MY PASSION OUTSIDE OF FOOTBALL
Dancing is kind of like football, I couldn’t imagine myself without it. I think because I’m so enveloped in Rugby League and the lifestyle, I’m full on with my prep and I’m always thinking of how to get better with my game. Dancing allows me to compartmentalise, take my footy head off, become a different person and get away from the game.
I went to high school at St Peter Claver College in Ipswich and we were big in four things: Netball, Futsal, Rugby League and Dance. When I was 14, my best mate started doing it and he said, “mate you’ve gotta come to dance mate and look at all the hot chicks.” So I went “yep, sign me up for that!” I always had the rhythm and I took to it straight away. If I wasn't out on the field playing footy at lunch you could bet I was in the dance room practicing.
When I started I went through the whole krumping stage which was big, and we even had dance battles during lunch times and it was like something out of Step Up or Stomp the Yard. I got to captain the dance team where we won competitions and helped to inspire younger groups of guys at our to school to take up dance.
When I was sick, I used dance as a crutch to lean on because it allowed me to express creativity in a time where my head wasn’t in the best space. It allowed me to express emotions when I wasn't feeling my best.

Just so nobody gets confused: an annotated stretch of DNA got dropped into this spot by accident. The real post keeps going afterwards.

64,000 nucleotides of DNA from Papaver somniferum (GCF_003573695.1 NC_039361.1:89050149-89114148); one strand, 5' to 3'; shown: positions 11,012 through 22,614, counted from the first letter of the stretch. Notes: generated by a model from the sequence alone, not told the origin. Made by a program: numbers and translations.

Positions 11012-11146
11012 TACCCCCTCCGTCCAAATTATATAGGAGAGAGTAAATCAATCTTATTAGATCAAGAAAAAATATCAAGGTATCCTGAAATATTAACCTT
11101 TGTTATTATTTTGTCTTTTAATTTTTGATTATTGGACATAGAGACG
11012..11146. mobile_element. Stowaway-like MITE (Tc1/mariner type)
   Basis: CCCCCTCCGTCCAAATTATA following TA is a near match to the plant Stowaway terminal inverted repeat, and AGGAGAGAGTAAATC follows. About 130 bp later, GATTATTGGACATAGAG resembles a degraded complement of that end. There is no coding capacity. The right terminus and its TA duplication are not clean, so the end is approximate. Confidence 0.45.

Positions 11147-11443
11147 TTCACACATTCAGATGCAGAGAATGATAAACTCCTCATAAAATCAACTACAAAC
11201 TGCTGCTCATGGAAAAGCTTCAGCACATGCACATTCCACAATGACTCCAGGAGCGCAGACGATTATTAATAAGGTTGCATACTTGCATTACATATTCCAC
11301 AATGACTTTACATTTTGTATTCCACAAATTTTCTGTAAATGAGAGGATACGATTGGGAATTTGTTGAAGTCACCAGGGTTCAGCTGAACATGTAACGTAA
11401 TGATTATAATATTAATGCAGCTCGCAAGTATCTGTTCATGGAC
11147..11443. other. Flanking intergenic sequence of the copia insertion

Now that I’m back home in Brisbane, I am committing more time to dance by posting videos and getting back into the studio. I’m hoping to take a dance group under my wing from my old school and see what we can achieve.
WHERE I WANT TO BE
In a year’s time, I want to be signed up with an NRL club.
I want to have a great year in the Q Cup and my ankle is near 100 percent and feeling good again, no more sickness so I'm feeling good.
I'm looking to work on my personal development and strive to be the best version of myself I can be.
It’s a year where looking back, I will have known I had to take one step back for two steps forward, satisfied with my effort to continue to chase my dream.
Rugby League Player. Sydney/Brisbane. @wamuranberries